Heimtextil is the biggest international textile trade fair and its extensive, progressive trend forecasts are followed by creatives round the world. As a longstanding member of the Heimtextil trend panel and the current lead Heimtextil agency, we identify key lifestyle, design, material and colour trends, and create the annual Heimtextil trend publication and exhibition. Spread between nine distinct pavilions and installations, the exhibition is designed to be an immersive and multi-sensory celebration of ideas, with a varied group of international designers commissioned to create bespoke works exploring the show’s themes or physically working and interactively demonstrating their ideas on site. As they explore the exhibition visitors were met with visual inspiration, thought-provoking, impactful insights into the evolving cityscape and, ideally, a vision for a more sustainable design future.
The rate of urban-waste generation has now overtaken the rate of urbanisation itself. To ensure the sustainable future of our cities, we need to rethink waste and develop new materials and making techniques. The Remade Materials library showcases some of the most exciting innovations in this area, aiming to overturn preconceptions about recycled materials, and demonstrate each stage of the journey from raw material to final product.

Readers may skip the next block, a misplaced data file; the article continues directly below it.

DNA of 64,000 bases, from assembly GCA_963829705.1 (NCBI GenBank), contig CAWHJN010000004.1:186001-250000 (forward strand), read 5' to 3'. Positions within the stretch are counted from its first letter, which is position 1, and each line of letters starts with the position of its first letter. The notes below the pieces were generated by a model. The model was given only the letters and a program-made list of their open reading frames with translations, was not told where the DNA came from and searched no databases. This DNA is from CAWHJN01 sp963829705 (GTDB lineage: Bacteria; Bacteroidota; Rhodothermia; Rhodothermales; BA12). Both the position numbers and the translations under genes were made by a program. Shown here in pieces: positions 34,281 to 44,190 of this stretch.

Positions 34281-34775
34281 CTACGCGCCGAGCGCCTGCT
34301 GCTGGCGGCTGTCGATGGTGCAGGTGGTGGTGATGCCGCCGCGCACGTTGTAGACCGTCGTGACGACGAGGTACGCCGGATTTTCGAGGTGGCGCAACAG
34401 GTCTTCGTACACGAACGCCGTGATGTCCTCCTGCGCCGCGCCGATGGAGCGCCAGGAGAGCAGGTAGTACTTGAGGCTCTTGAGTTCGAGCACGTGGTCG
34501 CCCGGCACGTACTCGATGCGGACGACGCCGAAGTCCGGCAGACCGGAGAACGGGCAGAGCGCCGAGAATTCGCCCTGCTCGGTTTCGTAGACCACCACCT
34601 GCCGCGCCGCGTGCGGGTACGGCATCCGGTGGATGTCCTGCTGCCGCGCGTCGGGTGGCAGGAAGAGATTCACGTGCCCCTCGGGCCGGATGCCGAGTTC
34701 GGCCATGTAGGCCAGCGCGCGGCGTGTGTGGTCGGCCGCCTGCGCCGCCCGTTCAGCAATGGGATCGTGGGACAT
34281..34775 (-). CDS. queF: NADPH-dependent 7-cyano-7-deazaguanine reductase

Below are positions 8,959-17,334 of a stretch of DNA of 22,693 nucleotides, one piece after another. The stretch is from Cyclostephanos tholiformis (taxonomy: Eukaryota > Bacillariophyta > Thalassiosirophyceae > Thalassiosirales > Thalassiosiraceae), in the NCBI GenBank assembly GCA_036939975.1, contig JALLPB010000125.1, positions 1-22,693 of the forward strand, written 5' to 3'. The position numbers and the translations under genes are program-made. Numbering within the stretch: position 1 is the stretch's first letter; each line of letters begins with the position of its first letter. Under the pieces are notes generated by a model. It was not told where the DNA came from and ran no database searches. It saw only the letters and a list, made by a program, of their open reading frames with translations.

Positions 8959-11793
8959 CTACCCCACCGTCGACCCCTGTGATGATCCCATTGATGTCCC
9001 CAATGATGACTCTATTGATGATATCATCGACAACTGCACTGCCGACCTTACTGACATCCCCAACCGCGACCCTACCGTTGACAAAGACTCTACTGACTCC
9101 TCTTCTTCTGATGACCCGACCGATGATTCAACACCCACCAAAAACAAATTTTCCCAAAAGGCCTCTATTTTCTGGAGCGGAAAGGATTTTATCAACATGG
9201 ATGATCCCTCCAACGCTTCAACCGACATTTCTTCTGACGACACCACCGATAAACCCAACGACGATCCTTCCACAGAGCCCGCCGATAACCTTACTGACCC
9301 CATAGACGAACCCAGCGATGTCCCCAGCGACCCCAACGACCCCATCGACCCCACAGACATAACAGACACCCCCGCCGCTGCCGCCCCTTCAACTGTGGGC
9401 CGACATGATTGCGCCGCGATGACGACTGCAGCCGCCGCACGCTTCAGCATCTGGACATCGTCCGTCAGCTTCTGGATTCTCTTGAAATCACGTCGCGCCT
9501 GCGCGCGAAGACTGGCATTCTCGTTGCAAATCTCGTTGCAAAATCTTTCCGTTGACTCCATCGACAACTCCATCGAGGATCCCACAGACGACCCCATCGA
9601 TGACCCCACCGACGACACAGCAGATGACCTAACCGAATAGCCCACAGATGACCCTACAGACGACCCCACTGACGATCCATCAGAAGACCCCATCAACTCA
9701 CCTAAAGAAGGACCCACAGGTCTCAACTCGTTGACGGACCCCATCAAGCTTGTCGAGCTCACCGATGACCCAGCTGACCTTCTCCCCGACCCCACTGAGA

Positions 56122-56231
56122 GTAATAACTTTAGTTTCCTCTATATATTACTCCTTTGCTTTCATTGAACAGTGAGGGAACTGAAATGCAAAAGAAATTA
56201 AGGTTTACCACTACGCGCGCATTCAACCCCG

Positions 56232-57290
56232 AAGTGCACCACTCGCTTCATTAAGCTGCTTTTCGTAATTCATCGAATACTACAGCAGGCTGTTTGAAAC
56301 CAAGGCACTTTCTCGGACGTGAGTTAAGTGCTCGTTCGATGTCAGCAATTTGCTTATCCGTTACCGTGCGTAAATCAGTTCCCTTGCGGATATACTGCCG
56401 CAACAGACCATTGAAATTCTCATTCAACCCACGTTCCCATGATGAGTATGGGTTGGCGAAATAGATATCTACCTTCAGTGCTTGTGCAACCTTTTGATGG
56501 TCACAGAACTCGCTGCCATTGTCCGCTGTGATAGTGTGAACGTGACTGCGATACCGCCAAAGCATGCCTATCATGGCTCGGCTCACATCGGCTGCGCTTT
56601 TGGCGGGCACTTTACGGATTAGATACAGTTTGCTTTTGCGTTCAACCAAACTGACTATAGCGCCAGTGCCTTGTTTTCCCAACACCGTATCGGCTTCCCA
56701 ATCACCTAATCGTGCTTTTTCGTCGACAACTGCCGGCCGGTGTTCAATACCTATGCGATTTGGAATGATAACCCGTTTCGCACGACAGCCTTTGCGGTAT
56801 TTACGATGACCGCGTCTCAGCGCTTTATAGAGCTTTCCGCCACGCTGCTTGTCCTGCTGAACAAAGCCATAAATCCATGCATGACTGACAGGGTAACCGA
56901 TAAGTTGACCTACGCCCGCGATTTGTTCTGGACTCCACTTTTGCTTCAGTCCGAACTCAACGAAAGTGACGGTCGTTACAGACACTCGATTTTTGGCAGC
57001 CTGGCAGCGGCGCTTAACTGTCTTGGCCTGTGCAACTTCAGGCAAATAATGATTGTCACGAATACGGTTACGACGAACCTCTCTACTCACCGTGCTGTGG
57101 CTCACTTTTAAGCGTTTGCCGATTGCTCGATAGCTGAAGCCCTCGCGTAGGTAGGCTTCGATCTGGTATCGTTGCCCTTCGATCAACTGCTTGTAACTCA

In the Atelier space, visitors could learn about natural dyeing techniques and grind their own pigments with designer Lola Lely. Alongside, The Bristol Weaving Mill invited fairgoers to contribute to the creation of a collaborative tapestry depicting weaving and knotting techniques.
The homes of the future will reject the static housing model in favour of flexible, modular and multi-functional living spaces that can be easily adapted to the evolving needs of the occupant. We commissioned designers Studiomama to create a bespoke ‘micro home’ comprising three integrated living modules suited to multiple everyday needs such as eating, sleeping, working, washing, relaxing and storage.
City life is largely lived inside. Deprived of connections to nature and the outdoors, human wellbeing inevitably suffers. Research has indicated even a single office plant can have a demonstrable impact on wellbeing and productivity – both psychologically and, thanks to plants’ airpurification properties, physiologically, too. The ‘Green Workspace’ invited visitors to explore a breathing office designed to boost health and focus.
Heimtextil’s Colour Experience Space explored the power of colour as sedative and stimulant to our circadian rhythms, through a two-part audiovisual experience, comprising a red-based ‘Relax’ programme and a blue-infused ‘Recharge’, created by The Unknown Collective.